Gold mining is devastating the rainforests of Peru
More than 170,000 acres of primary rainforest in the Peruvian Amazon have been destroyed in the past 5 years due to small-scale gold mining. This is 30 percent more than has been previously reported, according to new research carried out by scientists at Wake Forest University's Center for Amazonian Scientific Innovation (CINCIA).
The team, based in the Madre de Dios region of Peru, initially came up with a new method to identify those areas specifically affected by small-scale mining. They then combined existing CLASlite forest monitoring technology and Global Forest Change data sets on forest loss to produce a deforestation detection tool that is 20-25 percent more accurate than methods previously used.
"The scale of the deforestation is really shocking," says Luis Fernandez, executive director of CINCIA and research associate professor in the department of biology. "In 2013, the first comprehensive look at Peruvian rainforest lost from mining showed 30,000 hectares. Five years later, we have found nearly 100,000 hectares of deforested landscape."
So what does that 170,000 acres look like? Take New York's Central Park, then line up 200 of them and you'd have a good idea.
The effect of this small-scale mining on the environment is devastating. These small, artisanal mining crews do not set out expecting to hit seams rich with gold, but instead collect up the tiny gold flakes scattered throughout the rainforest. Their modus operandi is to clear the land of trees or dredge the river sediment, and then use mercury to extract the precious metal out of the dirt. This trail of destruction leaves the landscape devoid of most vegetation, with the toxic mercury having a catastrophic effect on any remaining plant and animal life. "There's enough gold in the landscape to make a great deal of money in a struggling economy," Fernandez says. "You just have to destroy an immense amount of land to get it."
It's not hard to see how this has happened. In the mid 2000s construction began on the Interoceanic Highway, a 2,603 km (1,617.4 mi) route connecting Peru and Brazil. What was once inaccessible remote rainforest became a relatively easy commute providing work opportunities for many poor communities in the Andean Highlands. To compound the problem, this type of small-scale mining does not require any heavy machinery or any great financial outlay.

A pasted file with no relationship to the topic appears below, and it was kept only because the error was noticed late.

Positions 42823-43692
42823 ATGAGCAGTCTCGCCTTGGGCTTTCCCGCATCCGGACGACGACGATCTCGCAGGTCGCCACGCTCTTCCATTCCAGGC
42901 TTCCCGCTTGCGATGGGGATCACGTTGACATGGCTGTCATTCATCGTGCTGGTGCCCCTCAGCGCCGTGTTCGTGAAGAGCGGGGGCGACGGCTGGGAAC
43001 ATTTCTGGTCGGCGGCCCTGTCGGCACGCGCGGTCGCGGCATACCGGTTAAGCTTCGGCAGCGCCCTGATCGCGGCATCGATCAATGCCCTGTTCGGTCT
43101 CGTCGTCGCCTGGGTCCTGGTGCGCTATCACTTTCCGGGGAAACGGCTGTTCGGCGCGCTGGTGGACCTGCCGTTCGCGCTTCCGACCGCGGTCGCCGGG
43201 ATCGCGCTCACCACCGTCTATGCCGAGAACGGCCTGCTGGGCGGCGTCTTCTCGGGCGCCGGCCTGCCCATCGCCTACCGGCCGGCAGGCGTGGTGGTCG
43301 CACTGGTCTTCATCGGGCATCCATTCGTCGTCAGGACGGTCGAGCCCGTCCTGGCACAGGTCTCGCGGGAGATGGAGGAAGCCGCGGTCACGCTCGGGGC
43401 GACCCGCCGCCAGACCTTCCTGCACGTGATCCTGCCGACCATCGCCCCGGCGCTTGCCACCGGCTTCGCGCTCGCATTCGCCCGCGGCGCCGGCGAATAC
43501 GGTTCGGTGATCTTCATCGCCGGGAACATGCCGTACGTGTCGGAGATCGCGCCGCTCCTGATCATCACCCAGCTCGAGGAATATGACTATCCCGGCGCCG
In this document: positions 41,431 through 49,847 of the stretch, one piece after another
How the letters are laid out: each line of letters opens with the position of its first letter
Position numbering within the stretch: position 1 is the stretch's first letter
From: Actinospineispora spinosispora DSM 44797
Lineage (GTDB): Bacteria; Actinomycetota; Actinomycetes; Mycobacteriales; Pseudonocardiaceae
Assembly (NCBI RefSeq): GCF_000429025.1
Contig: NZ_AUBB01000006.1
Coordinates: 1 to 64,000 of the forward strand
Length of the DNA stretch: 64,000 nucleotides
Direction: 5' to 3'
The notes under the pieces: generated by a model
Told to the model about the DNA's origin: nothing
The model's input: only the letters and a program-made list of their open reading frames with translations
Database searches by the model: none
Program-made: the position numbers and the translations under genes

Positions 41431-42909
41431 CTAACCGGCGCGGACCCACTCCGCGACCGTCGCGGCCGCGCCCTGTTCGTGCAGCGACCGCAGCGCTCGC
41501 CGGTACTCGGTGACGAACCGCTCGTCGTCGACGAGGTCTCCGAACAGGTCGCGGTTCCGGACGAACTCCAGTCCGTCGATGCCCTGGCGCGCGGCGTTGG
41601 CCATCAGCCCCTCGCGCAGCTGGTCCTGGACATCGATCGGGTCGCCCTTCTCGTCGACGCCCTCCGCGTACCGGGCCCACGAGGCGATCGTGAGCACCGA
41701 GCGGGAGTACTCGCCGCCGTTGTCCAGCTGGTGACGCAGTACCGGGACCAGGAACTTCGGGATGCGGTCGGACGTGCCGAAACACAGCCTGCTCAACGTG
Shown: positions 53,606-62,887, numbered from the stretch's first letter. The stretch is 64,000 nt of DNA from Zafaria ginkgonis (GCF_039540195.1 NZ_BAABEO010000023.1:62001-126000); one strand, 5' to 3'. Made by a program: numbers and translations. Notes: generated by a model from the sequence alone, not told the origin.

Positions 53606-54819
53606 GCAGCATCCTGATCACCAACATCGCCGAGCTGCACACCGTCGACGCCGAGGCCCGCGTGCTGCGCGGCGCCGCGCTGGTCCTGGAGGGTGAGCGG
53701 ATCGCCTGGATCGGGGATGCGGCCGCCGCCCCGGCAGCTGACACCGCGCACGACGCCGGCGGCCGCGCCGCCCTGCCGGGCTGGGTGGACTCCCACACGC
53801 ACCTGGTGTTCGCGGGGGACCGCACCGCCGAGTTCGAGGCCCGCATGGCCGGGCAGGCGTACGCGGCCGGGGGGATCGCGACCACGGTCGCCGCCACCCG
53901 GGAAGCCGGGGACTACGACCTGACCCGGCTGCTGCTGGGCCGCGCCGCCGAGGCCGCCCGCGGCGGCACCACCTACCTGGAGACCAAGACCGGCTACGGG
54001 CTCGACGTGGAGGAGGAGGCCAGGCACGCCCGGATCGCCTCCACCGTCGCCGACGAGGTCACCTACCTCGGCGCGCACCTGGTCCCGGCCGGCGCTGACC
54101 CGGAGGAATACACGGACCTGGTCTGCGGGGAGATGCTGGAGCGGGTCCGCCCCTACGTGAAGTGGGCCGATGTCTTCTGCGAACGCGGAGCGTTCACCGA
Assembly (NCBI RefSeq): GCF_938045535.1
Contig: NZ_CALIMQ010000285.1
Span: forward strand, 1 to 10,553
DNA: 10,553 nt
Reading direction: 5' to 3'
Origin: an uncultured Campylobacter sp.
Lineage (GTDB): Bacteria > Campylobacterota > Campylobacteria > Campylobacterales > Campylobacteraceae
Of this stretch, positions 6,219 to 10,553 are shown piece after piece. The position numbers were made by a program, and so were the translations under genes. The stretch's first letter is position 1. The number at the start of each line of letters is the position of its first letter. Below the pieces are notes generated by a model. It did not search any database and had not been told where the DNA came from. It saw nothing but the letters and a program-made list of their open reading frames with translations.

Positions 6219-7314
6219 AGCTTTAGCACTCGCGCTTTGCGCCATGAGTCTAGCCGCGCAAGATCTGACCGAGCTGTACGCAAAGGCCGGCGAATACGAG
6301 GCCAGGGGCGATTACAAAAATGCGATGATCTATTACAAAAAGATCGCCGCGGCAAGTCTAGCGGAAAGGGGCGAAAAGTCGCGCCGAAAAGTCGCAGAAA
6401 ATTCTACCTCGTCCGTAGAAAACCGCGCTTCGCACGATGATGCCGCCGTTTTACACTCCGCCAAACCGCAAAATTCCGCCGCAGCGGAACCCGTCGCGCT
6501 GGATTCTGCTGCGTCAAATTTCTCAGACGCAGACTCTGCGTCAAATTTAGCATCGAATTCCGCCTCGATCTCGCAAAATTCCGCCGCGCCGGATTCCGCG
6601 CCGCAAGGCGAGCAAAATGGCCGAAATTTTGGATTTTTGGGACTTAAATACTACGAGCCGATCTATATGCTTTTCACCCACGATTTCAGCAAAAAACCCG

Looking at satellite pictures, the devastation caused by this type of mining can be indistinguishable from natural wetland areas. Miles Silman, Associate Director of Science for CINCIA and Director of Wake Forest's Center for Energy, Environment, and Sustainability (CEES) explains that both CLASlite and the Global Forest map use different kinds of information from light waves to show changes in the landscape to give us a better insight into affected areas. "Combining the two methods gives us really good information about the specific kind of deforestation we're looking for."
CINCIA's aim is that this tool will ultimately be used to identify ways to reduce the damage caused by small-scale mining, through a partnership with Peru's Ministry of the Environment. "We want to integrate high-quality scientific research into the processes the government is using for environmental conservation in Madre de Dios," Fernandez said. "If they can institutionalize these technological innovations, they can more reliably address threats to the rainforest. You have to respond quickly and you have to respond effectively."
An animation showing the acceleration of deforestation in recent years can be seen below.
Source: Wake Forest University